Giles Wayland-Smith, emeritus professor of political science at Allegheny College in Pennsylvania, is a descendant of Noyes’s sister. He grew up in the community, and he and his wife – also a descendant – moved to the Mansion House in 1999.

Wayland-Smith’s teaching interests in social movements developed out of his childhood experiences living in the community.

“The history of the community is so interesting.  All of the challenges (it) presented to the society, such as organization of workplace – they had dramatic approaches to all issues.  All these issues still exist today,” he said.  “We haven’t solved those issues.  I find it fascinating the way we can use the Mansion House as a platform to … pose to society those continuing questions about how we organize ourselves.  We can challenge contemporary society.”

The community is perhaps best known for its controversial marriage practices, but Meyer, in his lecture, did his best to provide a broader view of life in the community, as well its as notable economic and social achievements.

The Oneida Community, Meyer said, was progressive in the sense that it envisioned a seamless connection between utopianism and environmentalism.  Traditionally, environmentalists are opposed to utopianism, arguing that one should not change the environment to suit human desire, Meyer explained.  But Noyes and the community believed Earth was already perfect.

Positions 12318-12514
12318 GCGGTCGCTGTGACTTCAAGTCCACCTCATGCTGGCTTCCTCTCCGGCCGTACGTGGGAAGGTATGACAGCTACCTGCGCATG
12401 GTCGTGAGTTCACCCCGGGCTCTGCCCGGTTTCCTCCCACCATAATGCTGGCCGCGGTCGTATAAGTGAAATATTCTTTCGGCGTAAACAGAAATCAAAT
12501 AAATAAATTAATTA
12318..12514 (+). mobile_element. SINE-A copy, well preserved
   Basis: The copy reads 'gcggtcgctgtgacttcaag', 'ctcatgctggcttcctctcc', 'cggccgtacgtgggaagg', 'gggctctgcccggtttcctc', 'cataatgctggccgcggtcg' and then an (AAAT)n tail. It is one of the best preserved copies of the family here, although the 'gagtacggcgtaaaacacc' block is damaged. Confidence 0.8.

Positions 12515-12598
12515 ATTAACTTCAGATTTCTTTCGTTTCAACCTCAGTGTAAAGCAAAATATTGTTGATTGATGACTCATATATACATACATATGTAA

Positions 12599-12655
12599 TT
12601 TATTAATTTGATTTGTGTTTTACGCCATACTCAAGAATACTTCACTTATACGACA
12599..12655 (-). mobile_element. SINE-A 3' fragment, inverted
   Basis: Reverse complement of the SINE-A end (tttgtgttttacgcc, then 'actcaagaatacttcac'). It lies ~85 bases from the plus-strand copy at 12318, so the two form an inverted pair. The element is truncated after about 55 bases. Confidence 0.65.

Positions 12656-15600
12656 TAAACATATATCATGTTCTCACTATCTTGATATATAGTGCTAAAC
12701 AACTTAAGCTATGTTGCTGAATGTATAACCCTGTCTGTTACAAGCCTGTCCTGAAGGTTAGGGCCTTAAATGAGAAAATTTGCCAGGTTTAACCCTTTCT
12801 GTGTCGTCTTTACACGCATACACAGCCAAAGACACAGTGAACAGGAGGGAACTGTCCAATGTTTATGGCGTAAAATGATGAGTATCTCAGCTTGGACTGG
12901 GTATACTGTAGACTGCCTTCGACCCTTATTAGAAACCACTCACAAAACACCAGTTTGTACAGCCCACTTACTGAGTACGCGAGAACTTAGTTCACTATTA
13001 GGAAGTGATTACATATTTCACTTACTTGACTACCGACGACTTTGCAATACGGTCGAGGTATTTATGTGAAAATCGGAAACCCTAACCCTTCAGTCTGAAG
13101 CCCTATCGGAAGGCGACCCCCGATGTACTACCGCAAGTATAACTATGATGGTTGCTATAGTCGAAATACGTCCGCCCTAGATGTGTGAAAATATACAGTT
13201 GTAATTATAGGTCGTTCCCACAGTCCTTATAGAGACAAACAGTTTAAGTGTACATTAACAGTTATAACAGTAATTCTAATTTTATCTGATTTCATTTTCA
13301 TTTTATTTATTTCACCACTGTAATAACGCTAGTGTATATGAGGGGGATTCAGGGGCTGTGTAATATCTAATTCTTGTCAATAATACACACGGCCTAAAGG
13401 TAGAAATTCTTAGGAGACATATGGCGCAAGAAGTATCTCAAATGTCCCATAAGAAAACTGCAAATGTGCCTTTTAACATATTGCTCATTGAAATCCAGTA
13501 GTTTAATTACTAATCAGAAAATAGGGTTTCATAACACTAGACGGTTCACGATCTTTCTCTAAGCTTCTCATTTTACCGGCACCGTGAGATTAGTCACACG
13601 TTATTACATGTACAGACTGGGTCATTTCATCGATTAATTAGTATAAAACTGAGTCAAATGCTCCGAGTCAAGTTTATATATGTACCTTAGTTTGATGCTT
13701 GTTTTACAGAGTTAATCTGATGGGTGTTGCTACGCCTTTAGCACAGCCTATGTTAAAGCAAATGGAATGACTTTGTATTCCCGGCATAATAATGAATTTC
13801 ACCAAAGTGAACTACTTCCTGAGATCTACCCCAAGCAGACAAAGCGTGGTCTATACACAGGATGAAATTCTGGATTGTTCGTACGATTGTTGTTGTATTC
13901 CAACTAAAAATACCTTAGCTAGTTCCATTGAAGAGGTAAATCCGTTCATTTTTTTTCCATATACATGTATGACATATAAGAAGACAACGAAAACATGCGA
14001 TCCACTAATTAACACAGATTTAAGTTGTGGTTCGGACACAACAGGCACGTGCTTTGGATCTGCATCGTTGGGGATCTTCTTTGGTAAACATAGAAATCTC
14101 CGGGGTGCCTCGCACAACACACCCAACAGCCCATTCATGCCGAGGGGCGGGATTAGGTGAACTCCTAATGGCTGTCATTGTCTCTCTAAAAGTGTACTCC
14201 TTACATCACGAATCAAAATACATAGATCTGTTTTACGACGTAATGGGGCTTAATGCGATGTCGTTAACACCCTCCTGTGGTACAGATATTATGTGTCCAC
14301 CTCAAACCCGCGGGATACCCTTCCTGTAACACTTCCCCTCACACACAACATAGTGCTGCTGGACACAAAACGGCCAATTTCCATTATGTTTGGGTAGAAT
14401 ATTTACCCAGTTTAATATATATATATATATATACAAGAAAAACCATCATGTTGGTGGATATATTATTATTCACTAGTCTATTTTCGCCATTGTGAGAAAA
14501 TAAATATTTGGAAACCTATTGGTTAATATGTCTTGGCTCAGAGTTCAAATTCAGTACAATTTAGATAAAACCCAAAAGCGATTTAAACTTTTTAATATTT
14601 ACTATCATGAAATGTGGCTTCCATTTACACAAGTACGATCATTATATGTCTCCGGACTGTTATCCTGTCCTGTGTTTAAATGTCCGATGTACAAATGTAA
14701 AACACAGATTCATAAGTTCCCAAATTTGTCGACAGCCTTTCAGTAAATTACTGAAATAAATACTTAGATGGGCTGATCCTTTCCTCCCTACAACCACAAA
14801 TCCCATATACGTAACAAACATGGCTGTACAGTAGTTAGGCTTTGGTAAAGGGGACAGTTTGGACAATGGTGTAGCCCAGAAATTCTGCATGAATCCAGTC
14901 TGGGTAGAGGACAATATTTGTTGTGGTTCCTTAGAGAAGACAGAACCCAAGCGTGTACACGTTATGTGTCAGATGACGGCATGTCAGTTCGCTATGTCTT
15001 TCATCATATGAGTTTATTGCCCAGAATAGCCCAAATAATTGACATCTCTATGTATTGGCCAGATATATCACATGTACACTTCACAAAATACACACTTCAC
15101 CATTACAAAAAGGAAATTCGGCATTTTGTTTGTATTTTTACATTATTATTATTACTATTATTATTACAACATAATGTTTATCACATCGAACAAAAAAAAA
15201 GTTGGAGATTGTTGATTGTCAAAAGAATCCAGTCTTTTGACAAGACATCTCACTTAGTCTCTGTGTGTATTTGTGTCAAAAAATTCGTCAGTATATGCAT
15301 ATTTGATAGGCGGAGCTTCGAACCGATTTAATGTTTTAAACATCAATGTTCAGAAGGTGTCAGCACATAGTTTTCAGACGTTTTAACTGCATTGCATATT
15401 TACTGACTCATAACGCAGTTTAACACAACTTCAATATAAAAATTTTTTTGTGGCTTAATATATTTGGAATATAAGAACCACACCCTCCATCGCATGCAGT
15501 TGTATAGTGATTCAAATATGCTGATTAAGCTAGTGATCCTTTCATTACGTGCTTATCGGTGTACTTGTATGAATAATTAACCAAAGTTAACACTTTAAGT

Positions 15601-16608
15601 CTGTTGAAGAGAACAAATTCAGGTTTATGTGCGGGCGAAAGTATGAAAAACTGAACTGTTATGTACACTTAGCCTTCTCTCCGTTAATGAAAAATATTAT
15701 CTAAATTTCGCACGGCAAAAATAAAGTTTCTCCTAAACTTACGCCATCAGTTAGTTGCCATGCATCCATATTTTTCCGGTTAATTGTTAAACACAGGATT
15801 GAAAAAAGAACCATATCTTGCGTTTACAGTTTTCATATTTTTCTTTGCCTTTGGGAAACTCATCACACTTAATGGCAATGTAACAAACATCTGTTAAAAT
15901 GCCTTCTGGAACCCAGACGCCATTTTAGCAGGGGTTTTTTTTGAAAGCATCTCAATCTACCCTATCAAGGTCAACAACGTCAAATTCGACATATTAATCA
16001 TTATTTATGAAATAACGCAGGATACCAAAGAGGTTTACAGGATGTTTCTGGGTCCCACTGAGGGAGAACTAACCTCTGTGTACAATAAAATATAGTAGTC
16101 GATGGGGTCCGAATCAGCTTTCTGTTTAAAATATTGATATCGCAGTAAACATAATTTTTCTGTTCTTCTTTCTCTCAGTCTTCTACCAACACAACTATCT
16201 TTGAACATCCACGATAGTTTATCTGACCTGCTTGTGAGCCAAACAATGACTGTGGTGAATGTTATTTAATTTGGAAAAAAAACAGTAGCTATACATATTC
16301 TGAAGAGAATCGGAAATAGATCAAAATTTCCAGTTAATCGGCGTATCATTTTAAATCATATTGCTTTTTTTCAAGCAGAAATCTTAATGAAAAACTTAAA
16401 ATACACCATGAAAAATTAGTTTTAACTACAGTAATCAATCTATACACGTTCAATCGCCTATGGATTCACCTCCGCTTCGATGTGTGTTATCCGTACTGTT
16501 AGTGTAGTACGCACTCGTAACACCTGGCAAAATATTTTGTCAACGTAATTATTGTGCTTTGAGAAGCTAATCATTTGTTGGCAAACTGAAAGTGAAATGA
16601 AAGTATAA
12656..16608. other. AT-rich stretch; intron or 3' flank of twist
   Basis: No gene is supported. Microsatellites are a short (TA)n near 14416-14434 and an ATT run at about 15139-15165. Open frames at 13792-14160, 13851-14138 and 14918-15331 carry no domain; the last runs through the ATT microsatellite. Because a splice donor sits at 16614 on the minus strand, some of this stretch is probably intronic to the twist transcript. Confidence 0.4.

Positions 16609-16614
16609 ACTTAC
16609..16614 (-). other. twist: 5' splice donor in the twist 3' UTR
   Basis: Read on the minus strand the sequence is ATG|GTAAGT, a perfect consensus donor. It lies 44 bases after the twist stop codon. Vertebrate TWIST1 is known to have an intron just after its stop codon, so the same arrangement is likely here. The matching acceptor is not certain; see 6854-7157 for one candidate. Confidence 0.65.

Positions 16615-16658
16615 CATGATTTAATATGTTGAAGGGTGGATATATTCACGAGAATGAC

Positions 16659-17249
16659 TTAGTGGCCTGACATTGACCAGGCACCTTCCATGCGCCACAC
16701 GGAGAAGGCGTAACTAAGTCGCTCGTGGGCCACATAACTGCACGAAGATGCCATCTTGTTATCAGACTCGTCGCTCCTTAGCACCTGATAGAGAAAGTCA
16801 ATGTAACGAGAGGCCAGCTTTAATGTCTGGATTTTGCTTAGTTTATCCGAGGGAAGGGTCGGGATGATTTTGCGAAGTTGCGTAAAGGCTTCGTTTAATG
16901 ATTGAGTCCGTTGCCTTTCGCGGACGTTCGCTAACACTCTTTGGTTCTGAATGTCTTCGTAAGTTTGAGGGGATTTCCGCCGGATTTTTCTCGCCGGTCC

Even central New York weather, no matter how foul, was good.  Any misgivings about the weather, Meyer said, were related to one’s character.

“Different people experience different results in a different environment,” Meyer said.  “But if they’re exposed to the same environment, we know those differences are attributable to character.”

Embracing central New York weather as unconditionally good was trying, Meyer said, but it was a belief the community upheld.  That belief lent itself to the community’s economic beliefs as well.

Noyes argued that communal living was more beneficial economically than letting each nuclear family live separately.  Such an example, Meyer said, was heating in the winter: it was more economical to heat one mansion house rather than have the individual family pony up large sums of money to heat their home.

With communal living, it was more “fun” to be cooped up in the mansion house with scores of other children and people to play with, Meyer said.

Dress was also related to the weather, Meyer explained.  The community costume was functional and practical for all types of weather.

“The community could overcome social stigmas and ostracism because of its internal discipline,” Meyer said.  “It was free from outside influences.”

The inextricable link between utopianism, religion, environmentalism, and economics in the Oneida Community was only recently discovered, Meyer said.  But this link is one of the most notable achievements of the community.

Jess Buchsbaum
Office of Communications and Public Relations